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Hoffmann, R. A wiki for the life sciences where authorship matters. Nature Genetics (2008)

Synthesis of 2,3-bisphosphoglycerate synthase in erythroid cells.

Antiserum prepared from a rabbit which was immunized with human erythrocyte glycerate-2,3-P2 synthase was found to react with glycerate-2,3-P2 synthase in rabbit erythroid cells. By using this antiserum, it was proved that the specific activity of this enzyme was unchanged during the development of the rabbit erythroid cells. This leads us to conclude that the increased activity of glycerate-2,3-P2 synthase in developing erythroid cells (Narita, H., Ikura, K., Yanagawa, S., Sasaki, R., Chiba, H., Saimyoji, H., and Kumagai, N. (1980) J. Biol. Chem. 255, 5230-5235) is due to the accumulation of enzyme protein. There is at least a 16-fold increase in the level of this protein during development from bone marrow erythroid cells to erythrocytes. The synthesis of glycerate-2,3-P2 synthase was shown to occur in rabbit reticulocytes and bone marrow erythroid cells. These cells were incubated for protein synthesis and the protein synthesized was precipitated with the anti-glycerate-2,3-P2 synthase antiserum and separated on sodium dodecyl sulfate-polyacrylamide gels. The immunoprecipitated product was shown to produce fragments of the same molecular weight after digestion with V8 protease as did the pure glycerate-2,3-P2 synthase. The proportion of glycerate-2,3-P2 synthase synthesis in reticulocytes (0.04% of total protein synthesis) was comparable to the level of this protein in the cells (0.07% of the total protein).[1]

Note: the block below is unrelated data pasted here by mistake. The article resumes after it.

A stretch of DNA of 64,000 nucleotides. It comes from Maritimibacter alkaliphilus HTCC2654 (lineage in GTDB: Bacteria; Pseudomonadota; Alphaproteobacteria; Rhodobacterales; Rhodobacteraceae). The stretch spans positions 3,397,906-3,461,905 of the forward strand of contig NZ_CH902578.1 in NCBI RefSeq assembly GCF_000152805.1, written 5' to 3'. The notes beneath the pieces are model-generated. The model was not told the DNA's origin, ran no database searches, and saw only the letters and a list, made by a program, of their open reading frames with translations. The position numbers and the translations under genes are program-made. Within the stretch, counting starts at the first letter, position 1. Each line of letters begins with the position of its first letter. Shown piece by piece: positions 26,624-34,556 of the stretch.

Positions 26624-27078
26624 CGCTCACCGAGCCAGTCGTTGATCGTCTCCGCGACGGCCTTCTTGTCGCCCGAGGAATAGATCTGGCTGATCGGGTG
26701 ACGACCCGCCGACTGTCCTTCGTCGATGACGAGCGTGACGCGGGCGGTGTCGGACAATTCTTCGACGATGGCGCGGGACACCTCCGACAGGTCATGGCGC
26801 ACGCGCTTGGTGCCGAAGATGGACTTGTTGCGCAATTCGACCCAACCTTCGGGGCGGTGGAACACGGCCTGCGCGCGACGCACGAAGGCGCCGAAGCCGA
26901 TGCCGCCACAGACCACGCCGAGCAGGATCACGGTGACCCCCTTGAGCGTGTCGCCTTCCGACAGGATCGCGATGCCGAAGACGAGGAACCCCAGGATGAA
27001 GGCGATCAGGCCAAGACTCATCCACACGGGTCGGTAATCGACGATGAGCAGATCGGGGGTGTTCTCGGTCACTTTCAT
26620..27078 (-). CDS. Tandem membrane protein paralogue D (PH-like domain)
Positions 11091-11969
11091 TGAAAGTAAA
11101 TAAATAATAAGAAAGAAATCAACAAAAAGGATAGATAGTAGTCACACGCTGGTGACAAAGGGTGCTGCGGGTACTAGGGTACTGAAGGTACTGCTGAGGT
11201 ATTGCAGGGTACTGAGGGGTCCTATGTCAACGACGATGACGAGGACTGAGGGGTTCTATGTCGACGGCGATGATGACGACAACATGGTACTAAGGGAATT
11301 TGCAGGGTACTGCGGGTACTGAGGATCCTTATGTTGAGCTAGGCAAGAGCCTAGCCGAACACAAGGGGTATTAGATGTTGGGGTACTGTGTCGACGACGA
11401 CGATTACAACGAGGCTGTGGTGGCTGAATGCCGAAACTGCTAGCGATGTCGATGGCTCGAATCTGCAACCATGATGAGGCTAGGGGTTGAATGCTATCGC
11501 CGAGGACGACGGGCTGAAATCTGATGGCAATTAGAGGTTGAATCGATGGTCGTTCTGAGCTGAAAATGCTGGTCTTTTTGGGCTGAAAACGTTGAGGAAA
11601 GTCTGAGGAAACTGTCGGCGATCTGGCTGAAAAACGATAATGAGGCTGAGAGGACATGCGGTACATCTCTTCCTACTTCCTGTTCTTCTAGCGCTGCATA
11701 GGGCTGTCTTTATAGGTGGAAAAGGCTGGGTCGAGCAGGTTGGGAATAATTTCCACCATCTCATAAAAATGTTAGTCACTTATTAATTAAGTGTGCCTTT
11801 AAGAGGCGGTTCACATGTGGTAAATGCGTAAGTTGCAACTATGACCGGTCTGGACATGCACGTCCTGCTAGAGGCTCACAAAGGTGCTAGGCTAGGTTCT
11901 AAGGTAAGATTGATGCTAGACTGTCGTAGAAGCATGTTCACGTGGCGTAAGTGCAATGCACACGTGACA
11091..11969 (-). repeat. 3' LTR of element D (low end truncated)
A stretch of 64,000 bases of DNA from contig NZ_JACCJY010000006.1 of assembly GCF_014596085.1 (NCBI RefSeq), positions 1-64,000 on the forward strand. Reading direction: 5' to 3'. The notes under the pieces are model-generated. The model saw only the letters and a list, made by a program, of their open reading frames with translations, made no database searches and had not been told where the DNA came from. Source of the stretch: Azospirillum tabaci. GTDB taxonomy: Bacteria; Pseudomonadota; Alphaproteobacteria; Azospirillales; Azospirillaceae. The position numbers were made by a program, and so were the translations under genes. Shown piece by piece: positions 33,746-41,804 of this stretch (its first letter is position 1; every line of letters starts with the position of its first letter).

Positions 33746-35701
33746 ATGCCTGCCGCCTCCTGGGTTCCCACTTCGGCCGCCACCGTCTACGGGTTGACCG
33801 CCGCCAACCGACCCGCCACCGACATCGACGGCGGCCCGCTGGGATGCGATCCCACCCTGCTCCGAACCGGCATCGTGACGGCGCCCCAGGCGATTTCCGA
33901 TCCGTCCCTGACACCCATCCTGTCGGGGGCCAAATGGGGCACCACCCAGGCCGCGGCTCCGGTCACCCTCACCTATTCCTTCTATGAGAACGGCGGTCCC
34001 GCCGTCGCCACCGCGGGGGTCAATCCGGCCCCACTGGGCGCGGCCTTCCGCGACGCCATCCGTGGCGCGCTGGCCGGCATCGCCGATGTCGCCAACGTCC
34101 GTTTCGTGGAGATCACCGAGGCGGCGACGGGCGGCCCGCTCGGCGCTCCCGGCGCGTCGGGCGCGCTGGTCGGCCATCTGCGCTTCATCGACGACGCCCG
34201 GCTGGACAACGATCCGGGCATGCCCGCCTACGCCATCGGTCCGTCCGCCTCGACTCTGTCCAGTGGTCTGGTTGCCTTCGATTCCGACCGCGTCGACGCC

1. Synthesis of 2,3-bisphosphoglycerate synthase in erythroid cells. Narita, H., Yanagawa, S., Sasaki, R., Chiba, H. J. Biol. Chem. (1981) [Pubmed]
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